Technology Impact On Education Essay Example

Essay about The Impact of Technology on Education

1045 Words5 Pages

The Impact of Technology on Education

Technology has greatly affected and impacted the way things are presented and taught in the classroom. Technology has had a large impact on the materials that are used and the way we use these materials to teach in the schools. Most everything that is used in today’s classroom has been a result of technology. All materials, including textbooks and the Internet, have been invented and have had some connection to the growth of technology in the school setting.

There are many advances in technology that are now used in the classroom and have been very beneficial to the teaching process. For example, the invention of the printing press allowed textbooks to be…show more content…

Technology has allowed for, at times, both an easier and yet a more complicated way of dealing with things in the classroom.

At times it is easy for teachers to rely and depend upon technology as their aide, but as it turns out, they still end up having to first of learn the device and then be able to teach it to others. It is easy for a teacher to sit at a computer and write up a newsletter or assignment once they have learned how to use it but still, teachers have to be taught how to use this machine. In the future, the computer will become second nature to everybody but it is still a new invention for some. Along with this, comes all of the extra classes that have to be added to the schedule for learning these technologies. Computer classes have to be organized and taught in order to keep the children up to date on the latest technology. Along with the computer era comes the Age of the Internet, a new source of information and communication. Instead of going to the library to find resources, many students and teachers turn to the Internet for help. Teachers even post assignments and their goals and objectives on the public web for all to see. Teachers also have many other technologies that aid them every day with their work. Simple things like blackboards and writing utensils are also products of technology (Anderson 14, 16).

Technology has opened the

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Universities Challenged: The Impact of Digital Technology on Teaching and Learning.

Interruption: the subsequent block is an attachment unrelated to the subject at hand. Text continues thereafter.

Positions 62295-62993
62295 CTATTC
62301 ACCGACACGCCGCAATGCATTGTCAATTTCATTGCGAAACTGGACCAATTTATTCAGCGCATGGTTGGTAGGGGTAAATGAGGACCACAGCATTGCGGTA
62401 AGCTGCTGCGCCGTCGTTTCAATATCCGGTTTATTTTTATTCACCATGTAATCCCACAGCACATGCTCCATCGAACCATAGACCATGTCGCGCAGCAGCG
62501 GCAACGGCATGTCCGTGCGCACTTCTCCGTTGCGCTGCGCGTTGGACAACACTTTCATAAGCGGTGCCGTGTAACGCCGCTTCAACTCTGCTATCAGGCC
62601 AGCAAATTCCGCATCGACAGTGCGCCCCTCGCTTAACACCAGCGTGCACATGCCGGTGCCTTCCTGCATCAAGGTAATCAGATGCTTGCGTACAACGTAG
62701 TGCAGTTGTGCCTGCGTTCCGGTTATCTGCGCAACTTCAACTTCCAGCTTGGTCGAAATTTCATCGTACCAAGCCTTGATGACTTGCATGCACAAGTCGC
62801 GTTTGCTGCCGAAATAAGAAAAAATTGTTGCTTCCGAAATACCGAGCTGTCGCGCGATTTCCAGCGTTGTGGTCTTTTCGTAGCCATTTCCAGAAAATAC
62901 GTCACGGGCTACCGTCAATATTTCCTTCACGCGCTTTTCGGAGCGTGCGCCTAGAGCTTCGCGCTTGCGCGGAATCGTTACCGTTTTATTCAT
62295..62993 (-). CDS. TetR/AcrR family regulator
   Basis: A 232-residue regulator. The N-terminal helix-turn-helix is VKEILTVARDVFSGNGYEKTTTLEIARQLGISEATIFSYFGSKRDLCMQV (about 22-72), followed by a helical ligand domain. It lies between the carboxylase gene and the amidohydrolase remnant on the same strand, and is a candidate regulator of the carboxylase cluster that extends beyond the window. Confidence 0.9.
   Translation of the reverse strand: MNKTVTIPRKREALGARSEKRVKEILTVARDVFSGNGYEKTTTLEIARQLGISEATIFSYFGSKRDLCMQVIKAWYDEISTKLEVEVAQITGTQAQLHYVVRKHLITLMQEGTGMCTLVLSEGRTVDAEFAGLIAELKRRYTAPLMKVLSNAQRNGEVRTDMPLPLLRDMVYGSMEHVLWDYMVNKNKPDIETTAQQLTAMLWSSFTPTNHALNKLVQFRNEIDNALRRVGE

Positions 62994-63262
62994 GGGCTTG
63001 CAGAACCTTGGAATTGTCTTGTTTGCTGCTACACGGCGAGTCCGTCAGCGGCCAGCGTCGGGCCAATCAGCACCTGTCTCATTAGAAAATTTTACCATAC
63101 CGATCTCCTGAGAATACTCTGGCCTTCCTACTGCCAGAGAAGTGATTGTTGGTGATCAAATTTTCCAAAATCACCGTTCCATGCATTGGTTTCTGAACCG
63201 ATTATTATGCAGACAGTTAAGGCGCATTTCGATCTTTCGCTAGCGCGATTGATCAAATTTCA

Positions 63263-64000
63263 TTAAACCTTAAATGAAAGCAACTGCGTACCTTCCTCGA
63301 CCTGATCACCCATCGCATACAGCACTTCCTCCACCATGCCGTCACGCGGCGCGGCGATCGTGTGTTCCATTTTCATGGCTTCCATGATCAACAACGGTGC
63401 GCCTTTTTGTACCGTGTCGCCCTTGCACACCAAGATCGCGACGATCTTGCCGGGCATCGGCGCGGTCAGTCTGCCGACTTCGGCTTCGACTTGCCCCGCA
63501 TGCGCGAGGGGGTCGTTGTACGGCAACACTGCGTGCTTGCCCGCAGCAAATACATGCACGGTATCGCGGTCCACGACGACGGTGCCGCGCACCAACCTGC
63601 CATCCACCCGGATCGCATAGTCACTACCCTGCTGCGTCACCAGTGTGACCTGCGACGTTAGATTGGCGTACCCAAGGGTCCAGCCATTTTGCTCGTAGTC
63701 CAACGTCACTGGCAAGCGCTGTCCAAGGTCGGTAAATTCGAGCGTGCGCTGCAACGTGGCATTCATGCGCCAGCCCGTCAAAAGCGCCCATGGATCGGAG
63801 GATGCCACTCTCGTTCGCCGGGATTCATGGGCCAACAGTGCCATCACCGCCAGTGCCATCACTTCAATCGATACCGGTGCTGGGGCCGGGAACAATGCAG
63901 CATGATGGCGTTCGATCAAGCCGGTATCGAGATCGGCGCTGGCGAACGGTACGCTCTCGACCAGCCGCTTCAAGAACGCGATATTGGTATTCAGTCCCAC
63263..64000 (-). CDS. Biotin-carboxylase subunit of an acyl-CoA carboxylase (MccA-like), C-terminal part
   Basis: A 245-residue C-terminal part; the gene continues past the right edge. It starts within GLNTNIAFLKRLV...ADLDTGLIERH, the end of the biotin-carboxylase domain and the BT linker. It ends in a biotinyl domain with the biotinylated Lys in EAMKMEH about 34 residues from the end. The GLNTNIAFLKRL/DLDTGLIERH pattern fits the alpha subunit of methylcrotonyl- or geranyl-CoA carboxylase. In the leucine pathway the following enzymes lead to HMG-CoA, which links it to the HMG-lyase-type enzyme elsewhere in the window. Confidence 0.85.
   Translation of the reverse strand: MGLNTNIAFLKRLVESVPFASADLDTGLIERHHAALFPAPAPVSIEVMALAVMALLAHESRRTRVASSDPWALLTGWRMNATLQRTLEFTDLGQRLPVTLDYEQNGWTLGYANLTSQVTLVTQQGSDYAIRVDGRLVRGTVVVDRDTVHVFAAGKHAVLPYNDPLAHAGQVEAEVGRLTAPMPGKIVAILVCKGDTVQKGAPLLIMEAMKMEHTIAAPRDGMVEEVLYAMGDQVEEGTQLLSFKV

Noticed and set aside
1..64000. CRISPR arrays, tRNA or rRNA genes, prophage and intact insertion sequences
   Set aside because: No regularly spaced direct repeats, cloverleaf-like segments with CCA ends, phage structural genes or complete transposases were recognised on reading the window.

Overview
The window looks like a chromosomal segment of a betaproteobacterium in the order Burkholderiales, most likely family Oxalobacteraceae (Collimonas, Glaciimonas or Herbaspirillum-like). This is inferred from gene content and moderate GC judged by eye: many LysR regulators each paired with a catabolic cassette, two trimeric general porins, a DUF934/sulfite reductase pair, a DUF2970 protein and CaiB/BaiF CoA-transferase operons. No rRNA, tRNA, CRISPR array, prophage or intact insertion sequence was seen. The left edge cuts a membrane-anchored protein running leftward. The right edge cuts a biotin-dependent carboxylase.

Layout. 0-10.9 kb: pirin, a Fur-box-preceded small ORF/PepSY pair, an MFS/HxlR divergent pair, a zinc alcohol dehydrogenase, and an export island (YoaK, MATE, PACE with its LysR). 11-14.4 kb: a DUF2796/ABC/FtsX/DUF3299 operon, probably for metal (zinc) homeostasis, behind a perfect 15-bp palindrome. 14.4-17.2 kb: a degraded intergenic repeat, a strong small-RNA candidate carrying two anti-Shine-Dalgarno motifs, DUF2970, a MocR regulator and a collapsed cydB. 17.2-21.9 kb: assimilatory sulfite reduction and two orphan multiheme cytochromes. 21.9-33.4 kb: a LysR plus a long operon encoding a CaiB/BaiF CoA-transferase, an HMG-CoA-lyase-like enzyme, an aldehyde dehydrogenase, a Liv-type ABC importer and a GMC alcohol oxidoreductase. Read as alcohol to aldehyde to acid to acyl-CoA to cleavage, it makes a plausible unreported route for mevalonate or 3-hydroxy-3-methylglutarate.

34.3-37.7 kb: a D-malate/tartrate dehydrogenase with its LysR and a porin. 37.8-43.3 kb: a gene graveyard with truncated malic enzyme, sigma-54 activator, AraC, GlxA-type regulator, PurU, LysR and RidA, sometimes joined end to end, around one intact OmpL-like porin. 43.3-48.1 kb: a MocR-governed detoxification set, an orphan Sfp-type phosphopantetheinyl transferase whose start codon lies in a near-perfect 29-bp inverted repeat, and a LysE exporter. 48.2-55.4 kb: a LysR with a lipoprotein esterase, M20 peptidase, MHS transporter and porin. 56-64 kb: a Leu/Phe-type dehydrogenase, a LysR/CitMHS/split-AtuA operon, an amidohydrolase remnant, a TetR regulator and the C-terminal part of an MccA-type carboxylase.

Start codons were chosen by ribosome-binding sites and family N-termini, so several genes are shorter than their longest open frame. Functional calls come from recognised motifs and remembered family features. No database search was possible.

Third in the series of Position Papers published by the U21 Educational Innovation Cluster.  

Executive Summary

At the present time, there is much talk about the potential of digital technologies to bring about significant changes in models of teaching and learning in universities.  Most notably, the advent of MOOCs (Massive Open Online Courses) has aroused much interest, with influential commentators suggesting that this represents a ‘killer app’ or ‘game-changer’.

Technological innovations should be understood as only one part of broader moves to ‘reimagine’ the role of universities in a fast-changing economic and cultural environment.  Examples of influential accounts of these changes are found in two recent reports:

  1. Bokor, Justin (2012).  Ernst and Young Australia. University of the Future.
  2. Barber, Michael & Donnelly, Katelyn & Rizvi, Saad (11 March 2013).  Institute for Public Policy Research. An Avalanche is Coming: Higher Education and the Revolution Ahead.

Both of these reports assume that the ‘traditional’ public university, which emerged in the aftermath of World War II, is now in terminal decline, and are concerned with ‘what comes next’.  In both accounts, technology plays a potentially disruptive role because it undermines the monopoly on knowledge and content traditionally held by universities.

Whilst digital technology is a central feature of university life, the role that it plays is contested.  For some commentators, digital technology has the potential to contribute to solving the long-term ‘cost-crisis’ faced by universities in providing teaching courses.  For others, digital technologies are transforming the everyday life of consumers, academics and students, and are ushering in new sets of relations based on sharing, collaboration and creativity.  Still others express concern about the ways in which innovations that have their origins in commercial environments, are set to undermine the slower, more deliberative processes of learning in universities.

The important point is that technological developments are unavoidably linked to broader social imaginaries: our ideas about the role of technology in education are shaped and reshaped by our ideas about what constitutes the ‘good society’.  In this case, it is incumbent on university administrators and academics to openly discuss the opportunities and costs of these developments. 

Read the full report by downloading the paper below.


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